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Q:
Why does HTML think “chucknorris” is a color?

How come certain random strings produce colors when entered as background colors in HTML? For example:

<body bgcolor="chucknorris"> test </body>

...produces a document with a red background across all browsers and platforms.

Interestingly, while chucknorri produces a red background as well, chucknorr produces a yellow background.

What’s going on here?

1 Answer

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It’s a holdover from the Netscape days:

Missing digits are treated as 0[...]. An incorrect digit is simply interpreted as 0. For example the values #F0F0F0, F0F0F0, F0F0F, #FxFxFx and FxFxFx are all the same.

It is from the blog post A little rant about Microsoft Internet Explorer's color parsing which covers it in great detail, including varying lengths of color values, etc.

If we apply the rules in turn from the blog post, we get the following:

1. Replace all nonvalid hexadecimal characters with 0’s:

chucknorris becomes c00c0000000

2. Pad out to the next total number of characters divisible by 3 (11 → 12):

c00c 0000 0000

3. Split into three equal groups, with each component representing the corresponding colour component of an RGB colour:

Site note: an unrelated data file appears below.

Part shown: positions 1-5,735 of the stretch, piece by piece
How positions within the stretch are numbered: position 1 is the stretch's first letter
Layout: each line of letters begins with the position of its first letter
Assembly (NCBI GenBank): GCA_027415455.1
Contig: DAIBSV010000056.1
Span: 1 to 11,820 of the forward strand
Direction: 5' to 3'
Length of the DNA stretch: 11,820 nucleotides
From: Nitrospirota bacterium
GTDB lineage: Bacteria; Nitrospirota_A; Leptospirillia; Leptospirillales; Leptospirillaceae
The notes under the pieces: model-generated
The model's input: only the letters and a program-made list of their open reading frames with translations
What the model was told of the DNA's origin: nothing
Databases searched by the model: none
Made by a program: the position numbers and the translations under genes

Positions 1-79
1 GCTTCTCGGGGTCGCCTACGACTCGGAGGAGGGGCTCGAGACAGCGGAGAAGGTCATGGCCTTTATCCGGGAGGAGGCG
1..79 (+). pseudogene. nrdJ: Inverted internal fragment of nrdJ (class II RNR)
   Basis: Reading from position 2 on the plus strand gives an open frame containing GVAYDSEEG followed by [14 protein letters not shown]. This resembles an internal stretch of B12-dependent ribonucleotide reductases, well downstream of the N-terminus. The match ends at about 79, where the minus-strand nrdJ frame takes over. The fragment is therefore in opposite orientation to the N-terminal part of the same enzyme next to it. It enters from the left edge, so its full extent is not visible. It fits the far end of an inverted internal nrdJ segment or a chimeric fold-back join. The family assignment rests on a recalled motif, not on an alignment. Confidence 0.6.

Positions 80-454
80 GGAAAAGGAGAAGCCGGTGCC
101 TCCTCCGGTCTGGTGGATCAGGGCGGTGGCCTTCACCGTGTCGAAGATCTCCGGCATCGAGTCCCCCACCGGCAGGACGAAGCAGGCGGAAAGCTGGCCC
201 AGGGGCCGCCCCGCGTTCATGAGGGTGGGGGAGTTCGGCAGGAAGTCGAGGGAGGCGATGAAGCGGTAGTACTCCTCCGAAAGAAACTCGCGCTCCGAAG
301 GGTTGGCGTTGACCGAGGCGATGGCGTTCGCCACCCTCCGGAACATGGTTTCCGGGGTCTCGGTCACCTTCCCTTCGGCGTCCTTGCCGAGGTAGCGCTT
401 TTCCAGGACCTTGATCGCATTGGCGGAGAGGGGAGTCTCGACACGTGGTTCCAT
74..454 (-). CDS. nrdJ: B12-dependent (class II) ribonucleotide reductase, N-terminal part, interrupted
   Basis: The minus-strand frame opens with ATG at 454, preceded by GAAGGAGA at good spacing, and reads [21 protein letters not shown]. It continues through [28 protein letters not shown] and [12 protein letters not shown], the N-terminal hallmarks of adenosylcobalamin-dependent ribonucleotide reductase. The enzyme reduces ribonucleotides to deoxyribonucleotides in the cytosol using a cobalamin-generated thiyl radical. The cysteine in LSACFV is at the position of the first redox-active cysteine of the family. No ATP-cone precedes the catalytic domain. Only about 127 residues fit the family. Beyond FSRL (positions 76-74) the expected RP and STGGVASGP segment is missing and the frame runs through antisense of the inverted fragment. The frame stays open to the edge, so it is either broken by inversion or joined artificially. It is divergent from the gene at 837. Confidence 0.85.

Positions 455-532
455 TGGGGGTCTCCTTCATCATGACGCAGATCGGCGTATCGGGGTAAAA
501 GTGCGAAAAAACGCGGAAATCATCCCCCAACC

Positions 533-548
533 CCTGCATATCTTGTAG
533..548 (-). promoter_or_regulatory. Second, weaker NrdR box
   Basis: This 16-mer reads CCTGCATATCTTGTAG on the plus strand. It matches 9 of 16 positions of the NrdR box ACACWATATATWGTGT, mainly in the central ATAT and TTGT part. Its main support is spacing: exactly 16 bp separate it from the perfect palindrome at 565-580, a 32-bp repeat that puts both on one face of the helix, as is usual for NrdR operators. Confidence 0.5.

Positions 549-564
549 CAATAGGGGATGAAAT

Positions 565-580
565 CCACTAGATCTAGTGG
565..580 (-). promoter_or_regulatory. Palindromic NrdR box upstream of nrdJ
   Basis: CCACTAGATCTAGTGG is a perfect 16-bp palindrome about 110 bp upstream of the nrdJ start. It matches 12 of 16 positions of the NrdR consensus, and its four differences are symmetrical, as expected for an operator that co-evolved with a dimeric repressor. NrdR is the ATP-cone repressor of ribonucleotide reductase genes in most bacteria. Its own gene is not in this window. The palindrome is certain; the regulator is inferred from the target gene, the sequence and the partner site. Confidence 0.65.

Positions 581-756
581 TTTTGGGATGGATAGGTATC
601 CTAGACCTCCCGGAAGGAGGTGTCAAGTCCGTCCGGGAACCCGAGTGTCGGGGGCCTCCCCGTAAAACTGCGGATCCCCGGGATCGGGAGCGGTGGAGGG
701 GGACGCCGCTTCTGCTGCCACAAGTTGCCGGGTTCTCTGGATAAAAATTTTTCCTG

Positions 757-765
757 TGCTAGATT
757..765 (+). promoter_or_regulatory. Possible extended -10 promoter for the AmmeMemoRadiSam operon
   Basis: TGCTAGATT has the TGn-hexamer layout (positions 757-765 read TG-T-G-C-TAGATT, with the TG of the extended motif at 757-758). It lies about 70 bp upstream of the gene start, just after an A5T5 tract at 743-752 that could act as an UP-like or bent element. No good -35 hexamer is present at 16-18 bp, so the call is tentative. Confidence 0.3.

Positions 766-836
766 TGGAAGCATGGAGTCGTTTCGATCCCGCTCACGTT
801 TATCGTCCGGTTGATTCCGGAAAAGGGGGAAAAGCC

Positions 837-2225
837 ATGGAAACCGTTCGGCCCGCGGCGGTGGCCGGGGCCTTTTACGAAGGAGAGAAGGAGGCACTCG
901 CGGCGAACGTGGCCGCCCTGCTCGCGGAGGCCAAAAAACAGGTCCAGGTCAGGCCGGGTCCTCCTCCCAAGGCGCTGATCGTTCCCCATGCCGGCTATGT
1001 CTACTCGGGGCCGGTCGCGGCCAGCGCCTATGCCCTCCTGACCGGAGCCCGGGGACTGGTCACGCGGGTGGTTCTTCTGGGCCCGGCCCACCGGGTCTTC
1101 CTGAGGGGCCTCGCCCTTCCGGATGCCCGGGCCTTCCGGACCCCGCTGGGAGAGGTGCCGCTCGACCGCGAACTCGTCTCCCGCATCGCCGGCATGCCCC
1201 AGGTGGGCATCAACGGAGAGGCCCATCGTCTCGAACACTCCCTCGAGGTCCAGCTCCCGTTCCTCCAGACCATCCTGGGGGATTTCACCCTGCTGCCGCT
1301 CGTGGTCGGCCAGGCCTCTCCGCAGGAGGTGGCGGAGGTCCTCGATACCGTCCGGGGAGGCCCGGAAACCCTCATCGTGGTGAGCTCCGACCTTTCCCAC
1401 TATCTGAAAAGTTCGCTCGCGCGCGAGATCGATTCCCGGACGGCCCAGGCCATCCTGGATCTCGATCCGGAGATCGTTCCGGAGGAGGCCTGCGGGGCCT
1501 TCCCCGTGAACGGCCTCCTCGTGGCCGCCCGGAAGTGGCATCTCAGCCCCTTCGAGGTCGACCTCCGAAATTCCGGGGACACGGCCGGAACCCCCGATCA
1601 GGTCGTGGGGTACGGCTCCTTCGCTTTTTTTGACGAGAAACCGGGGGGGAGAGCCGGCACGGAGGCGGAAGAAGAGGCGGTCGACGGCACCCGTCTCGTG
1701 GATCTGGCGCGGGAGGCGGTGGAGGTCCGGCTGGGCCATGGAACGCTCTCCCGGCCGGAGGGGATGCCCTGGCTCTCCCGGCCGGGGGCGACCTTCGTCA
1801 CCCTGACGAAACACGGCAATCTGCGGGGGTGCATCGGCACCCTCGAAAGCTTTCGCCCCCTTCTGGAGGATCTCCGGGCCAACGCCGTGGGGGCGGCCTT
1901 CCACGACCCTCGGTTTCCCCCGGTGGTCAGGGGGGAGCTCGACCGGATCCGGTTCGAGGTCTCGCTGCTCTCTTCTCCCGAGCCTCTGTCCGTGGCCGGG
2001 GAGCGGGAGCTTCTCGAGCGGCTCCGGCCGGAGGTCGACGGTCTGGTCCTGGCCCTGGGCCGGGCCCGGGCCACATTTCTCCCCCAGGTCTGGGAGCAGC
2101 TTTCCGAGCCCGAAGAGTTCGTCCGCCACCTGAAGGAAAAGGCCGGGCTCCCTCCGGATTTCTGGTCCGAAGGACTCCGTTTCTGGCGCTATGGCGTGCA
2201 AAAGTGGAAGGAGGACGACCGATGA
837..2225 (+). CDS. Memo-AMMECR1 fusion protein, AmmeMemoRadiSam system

RGB (c00c, 0000, 0000)

4. Truncate each of the arguments from the right down to two characters.

Which, finally, gives the following result:

RGB (c0, 00, 00) = #C00000 or RGB(192, 0, 0)

Here’s an example demonstrating the bgcolor attribute in action, to produce this “amazing” colour swatch:

<table>

  <tr>

    <td bgcolor="chucknorris" cellpadding="8" width="100" align="center">chuck norris</td>

    <td bgcolor="mrt"         cellpadding="8" width="100" align="center" style="color:#ffffff">Mr T</td>

    <td bgcolor="ninjaturtle" cellpadding="8" width="100" align="center" style="color:#ffffff">ninjaturtle</td>

  </tr>

  <tr>

    <td bgcolor="sick"  cellpadding="8" width="100" align="center">sick</td>

    <td bgcolor="crap"  cellpadding="8" width="100" align="center">crap</td>

    <td bgcolor="grass" cellpadding="8" width="100" align="center">grass</td>

  </tr>

</table>
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